UCLA lung transplant program performs landmark 1,000th surgery
TheUCLA Lung Transplant program performed its 1,000th transplant surgery in mid-September, becoming the first program on the West Coast, and one of only seven centers nationwide, to achieve this milestone.The recipient of the donor lungs was Elba De Contreras, 59, from Goleta, California, who suffered from idiopathic pulmonary fibrosis and pulmonary hypertension. The six-hour surgery took place at Ronald Reagan UCLA Medical Center, led by Dr. Abbas Ardehali, surgical director of the lung and heart transplant programs.De Contreras, who relied on an oxygen tank prior to her surgery, is recuperating well and said she feels ha...
Source: UCLA Newsroom: Health Sciences - October 4, 2016 Category: Universities & Medical Training Source Type: news

An Intervention for Self-Management After Lung Transplant An Intervention for Self-Management After Lung Transplant
Could this novel intervention help improve self-management behaviors among lung transplant recipients?American Journal of Transplantation (Source: Medscape Transplantation Headlines)
Source: Medscape Transplantation Headlines - October 3, 2016 Category: Transplant Surgery Tags: Transplantation Journal Article Source Type: news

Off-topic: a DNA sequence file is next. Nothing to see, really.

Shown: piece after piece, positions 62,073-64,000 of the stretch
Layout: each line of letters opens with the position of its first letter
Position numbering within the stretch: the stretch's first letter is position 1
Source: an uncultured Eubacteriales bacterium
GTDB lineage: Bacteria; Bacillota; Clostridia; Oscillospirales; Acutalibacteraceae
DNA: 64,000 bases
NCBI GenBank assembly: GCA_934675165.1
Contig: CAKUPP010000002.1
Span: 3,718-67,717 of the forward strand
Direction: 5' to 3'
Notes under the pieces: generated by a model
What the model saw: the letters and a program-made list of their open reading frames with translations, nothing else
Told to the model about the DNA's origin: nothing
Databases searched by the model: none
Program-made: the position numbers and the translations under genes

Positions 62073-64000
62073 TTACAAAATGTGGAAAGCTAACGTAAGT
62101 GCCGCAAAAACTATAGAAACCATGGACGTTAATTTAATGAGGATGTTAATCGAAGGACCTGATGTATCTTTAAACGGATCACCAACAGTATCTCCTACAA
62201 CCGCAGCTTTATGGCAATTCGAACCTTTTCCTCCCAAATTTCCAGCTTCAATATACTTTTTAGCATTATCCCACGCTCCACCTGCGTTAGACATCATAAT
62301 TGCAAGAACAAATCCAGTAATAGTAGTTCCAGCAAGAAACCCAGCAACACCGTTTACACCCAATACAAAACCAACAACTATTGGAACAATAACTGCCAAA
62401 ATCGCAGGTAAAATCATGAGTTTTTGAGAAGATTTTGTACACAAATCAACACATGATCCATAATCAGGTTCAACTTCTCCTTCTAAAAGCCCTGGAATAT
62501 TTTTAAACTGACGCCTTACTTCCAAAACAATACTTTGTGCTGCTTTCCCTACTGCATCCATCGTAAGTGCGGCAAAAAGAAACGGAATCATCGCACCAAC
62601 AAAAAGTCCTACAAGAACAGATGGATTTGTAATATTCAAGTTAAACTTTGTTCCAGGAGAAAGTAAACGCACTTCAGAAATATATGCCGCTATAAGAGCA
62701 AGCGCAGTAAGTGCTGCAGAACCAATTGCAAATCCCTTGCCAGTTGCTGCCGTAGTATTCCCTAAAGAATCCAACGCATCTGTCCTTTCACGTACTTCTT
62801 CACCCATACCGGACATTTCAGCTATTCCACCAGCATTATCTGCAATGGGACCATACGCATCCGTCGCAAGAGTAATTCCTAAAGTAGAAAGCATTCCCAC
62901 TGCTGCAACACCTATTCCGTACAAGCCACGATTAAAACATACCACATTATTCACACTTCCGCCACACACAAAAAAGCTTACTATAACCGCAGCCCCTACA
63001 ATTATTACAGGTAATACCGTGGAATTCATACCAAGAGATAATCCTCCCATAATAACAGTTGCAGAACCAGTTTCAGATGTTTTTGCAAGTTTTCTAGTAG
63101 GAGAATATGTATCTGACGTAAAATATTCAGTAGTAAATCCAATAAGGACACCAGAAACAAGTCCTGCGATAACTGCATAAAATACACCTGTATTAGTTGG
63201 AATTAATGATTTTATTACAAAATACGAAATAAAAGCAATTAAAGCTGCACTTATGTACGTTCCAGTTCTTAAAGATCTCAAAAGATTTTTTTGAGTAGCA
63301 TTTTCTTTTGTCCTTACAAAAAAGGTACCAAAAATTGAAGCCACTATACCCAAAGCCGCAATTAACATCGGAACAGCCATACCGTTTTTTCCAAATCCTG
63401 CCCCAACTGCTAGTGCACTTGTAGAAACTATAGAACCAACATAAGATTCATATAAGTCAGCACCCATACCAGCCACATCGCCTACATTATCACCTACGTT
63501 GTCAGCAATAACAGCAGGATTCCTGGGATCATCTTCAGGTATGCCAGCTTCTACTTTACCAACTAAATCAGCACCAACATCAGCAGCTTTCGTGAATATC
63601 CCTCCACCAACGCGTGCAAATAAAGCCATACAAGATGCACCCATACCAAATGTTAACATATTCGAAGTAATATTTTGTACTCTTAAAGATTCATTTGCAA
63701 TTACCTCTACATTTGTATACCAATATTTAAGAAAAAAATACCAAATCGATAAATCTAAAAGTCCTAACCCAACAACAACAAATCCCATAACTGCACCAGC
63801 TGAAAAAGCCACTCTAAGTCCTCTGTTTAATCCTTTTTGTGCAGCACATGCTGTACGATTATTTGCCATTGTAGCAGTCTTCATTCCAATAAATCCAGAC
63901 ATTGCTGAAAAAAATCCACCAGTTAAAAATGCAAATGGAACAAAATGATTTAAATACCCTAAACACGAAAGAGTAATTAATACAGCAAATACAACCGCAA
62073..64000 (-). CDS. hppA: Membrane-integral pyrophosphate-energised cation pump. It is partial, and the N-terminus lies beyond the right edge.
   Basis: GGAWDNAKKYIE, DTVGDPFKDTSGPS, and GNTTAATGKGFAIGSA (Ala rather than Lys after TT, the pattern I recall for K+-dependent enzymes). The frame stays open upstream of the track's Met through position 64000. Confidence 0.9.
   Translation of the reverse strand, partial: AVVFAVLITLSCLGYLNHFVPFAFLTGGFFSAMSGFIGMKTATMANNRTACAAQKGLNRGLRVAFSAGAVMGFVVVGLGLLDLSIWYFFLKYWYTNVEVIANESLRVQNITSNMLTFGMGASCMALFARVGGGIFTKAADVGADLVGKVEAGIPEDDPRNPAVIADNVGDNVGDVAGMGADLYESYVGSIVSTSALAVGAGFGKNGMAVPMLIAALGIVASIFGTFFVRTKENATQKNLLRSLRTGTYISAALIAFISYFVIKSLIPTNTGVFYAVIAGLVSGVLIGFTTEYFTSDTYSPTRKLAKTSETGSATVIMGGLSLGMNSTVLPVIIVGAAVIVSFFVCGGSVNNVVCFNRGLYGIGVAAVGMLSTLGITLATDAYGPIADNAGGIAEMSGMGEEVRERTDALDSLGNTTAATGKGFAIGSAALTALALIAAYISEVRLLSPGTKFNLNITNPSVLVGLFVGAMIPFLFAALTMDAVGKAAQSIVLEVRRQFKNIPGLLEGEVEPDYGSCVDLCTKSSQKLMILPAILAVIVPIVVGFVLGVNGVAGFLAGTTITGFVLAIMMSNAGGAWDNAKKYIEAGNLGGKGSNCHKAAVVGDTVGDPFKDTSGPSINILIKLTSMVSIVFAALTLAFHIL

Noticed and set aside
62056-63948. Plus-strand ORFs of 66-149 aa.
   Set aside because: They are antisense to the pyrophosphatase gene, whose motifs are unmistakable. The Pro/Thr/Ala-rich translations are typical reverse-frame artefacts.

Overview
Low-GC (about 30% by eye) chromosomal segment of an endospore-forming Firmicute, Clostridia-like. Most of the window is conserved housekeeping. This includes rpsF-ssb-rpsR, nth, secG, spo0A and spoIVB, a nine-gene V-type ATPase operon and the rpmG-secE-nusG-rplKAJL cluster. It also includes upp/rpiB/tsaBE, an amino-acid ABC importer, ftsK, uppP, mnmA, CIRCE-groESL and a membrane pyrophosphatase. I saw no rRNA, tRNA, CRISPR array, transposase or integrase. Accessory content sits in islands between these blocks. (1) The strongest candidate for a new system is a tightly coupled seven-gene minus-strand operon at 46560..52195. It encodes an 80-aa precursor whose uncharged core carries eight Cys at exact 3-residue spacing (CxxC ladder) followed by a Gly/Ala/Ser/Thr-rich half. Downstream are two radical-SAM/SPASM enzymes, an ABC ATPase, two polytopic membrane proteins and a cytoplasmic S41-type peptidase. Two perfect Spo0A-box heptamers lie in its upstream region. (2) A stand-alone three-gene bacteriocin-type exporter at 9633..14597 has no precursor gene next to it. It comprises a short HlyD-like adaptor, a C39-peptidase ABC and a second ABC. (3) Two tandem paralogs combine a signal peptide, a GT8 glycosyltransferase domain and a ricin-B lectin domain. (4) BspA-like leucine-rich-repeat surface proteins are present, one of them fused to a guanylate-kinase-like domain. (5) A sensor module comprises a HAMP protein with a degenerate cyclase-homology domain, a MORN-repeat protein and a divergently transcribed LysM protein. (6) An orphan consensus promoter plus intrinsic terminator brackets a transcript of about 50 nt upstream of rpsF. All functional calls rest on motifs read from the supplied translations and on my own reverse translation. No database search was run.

Katie Prager dies days after her husband
Katie Prager, the wife in the real "Fault in Our Stars" couple, died Thursday after complications from cystic fibrosis and a lung transplant. She was 26 years old. (Source: CNN.com - Health)
Source: CNN.com - Health - September 23, 2016 Category: Consumer Health News Source Type: news

Katie Prager, wife in real 'Fault in Our Stars' couple, dies
Katie Prager, the wife in the real "Fault in Our Stars" couple, died Thursday after complications from cystic fibrosis and a lung transplant. She was 26 years old. (Source: CNN.com - Health)
Source: CNN.com - Health - September 23, 2016 Category: Consumer Health News Source Type: news

Real 'Fault in Our Stars' couple: Katie Prager dies
Katie Prager, the wife in the real "Fault in Our Stars" couple, died Thursday after complications from cystic fibrosis and a lung transplant. She was 26 years old. (Source: CNN.com - Health)
Source: CNN.com - Health - September 22, 2016 Category: Consumer Health News Source Type: news

'Fault in our Stars' wife dies 5 days after husband